The Contagious Phone-Reach – agree a phone amnesty with devices out of sight at least for the meal, if not the whole evening.

The Unsplittable Bill – if you know certain pals are watching their spending, offer to knock a bit of their share, they can always turn you down if they prefer to keep it equal.

The Not-So Humble Brag – tempting as it may be to engage in one-up(wo)manship if someone starts waxing lyrical about her eldest’s glittering SAT results, simply smile and offer your congratulations.

How do you win? Well, I’ll be sharing this post across my social media platforms. All you need to do is comment underneath, tagging the 3 friends you’d like to enjoy a night with. I’ll be selecting one person to win a 70cl bottle of Pinkster, to get your night started and a copy of the guide to help you plan it.

Rules

  • Competition runs from 7pm Friday 20th September 2019 and closes 7pm Sunday 22nd September 2019.
  • Competition is open to UK residents, 18+ only.
  • Sorry, only one entry per person. If you’re found to be using a duplicate account, your entry will be void, so play fairly please!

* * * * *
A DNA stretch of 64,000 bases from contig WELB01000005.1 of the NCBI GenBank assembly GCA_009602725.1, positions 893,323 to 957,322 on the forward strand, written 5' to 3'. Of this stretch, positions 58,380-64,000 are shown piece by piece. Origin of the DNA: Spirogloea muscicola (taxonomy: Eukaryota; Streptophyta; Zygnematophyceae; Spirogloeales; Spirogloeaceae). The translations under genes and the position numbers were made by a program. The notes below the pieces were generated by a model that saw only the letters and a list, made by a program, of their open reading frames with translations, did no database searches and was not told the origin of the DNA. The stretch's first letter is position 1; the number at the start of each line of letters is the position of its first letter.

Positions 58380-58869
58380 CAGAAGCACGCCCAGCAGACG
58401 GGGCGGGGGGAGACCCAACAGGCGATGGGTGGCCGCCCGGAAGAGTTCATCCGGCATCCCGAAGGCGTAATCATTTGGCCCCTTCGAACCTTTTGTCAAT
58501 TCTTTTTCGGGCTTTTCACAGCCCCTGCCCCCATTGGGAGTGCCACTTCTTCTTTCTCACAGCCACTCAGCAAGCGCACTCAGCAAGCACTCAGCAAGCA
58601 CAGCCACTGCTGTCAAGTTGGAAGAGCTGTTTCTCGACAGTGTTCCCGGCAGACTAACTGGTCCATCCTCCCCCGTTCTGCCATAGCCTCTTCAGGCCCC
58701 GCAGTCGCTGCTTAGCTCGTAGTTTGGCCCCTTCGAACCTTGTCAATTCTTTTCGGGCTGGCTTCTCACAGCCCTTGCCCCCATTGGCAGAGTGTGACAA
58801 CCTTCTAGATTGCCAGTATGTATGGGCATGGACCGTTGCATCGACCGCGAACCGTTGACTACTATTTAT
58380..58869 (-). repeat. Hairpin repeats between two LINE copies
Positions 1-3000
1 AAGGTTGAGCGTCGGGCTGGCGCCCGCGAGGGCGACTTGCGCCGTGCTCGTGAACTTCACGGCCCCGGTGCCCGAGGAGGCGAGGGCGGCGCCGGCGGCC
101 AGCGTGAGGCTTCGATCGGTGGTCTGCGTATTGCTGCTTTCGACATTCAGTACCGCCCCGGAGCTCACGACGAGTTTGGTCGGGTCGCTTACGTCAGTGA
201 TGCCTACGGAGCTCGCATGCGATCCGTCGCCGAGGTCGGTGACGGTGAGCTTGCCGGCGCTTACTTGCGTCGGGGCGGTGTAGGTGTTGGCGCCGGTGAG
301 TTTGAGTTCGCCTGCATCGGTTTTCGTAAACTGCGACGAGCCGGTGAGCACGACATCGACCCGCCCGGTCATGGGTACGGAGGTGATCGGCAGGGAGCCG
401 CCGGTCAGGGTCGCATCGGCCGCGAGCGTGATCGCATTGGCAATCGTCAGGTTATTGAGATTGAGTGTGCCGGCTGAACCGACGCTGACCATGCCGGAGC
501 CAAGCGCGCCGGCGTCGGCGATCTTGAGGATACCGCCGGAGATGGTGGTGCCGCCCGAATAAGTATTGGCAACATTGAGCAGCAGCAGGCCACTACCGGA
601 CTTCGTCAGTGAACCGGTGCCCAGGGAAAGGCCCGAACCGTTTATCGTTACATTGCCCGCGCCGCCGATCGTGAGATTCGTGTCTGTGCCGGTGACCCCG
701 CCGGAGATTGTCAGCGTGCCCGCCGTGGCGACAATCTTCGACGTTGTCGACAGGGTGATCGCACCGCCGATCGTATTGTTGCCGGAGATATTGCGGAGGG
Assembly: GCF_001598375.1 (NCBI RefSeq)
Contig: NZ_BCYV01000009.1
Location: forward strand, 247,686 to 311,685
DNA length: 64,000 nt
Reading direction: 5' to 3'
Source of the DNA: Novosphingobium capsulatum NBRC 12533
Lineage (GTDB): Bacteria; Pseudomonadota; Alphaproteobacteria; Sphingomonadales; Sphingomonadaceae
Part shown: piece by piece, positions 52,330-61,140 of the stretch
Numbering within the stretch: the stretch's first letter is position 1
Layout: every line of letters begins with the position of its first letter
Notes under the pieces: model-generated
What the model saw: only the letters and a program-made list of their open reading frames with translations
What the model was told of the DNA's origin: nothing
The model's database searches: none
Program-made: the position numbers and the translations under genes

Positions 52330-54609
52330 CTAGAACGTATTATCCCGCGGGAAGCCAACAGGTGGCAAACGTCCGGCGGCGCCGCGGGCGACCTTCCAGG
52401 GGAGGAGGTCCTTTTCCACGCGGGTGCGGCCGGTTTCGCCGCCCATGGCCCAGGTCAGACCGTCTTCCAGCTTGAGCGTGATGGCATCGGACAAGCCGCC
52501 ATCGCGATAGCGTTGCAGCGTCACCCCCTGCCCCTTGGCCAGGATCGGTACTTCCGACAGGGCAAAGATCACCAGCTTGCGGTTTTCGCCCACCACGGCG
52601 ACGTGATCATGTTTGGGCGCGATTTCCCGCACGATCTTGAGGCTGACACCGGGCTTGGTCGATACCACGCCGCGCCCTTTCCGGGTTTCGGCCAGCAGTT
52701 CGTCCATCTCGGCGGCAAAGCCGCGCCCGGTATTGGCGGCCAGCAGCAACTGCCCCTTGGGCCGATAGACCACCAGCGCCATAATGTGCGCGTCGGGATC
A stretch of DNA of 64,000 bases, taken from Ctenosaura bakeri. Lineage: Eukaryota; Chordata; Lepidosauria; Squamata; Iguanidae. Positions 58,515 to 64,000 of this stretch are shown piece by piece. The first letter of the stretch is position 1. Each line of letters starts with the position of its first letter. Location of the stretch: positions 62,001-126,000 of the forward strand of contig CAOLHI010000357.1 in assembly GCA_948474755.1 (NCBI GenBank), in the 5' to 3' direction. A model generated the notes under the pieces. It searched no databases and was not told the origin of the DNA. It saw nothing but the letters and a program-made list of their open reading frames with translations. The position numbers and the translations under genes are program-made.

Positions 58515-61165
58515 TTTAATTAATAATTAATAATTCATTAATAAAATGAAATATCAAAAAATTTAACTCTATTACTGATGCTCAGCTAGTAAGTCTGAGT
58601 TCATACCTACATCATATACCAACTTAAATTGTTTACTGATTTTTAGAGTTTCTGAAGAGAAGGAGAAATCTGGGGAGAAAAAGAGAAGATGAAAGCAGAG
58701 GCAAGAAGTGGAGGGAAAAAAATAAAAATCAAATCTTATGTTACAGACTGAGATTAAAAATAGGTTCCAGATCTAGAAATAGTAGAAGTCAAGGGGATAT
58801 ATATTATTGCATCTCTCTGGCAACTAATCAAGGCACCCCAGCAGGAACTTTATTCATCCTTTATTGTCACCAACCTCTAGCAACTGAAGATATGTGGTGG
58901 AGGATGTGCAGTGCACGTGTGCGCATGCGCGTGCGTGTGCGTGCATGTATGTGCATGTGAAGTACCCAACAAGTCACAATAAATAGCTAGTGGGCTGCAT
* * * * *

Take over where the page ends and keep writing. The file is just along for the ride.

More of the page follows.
• No purchase required to win this. Simply tag 3 friends on either the Twitte, Facebook or Instagram post sharing this article.
  • Please be aware if you have been tagged, this doesn’t mean you’ve been entered. You’ll need to then tag 3 friends to be entered yourself.
  • Once the competition closes, I’ll select one winner at random. The winner will be announced on Monday 23rd September and I’ll get in touch to request an address for postage.

So, what are you waiting for? Get tagging!

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Sloemotion Hedgerow Gin with Rhubarb and Raspberry – Modern Pink Gin Done Right

I first discovered Sloemotion at a Gin Festival. The stand was manned by the lovely Adam Cook, who had previously worked for Masons. I was immediately intrigued. One of the many gin companies to explode out of Yorkshire in the last few years, their essence is not just whimsical, it’s really rather charming.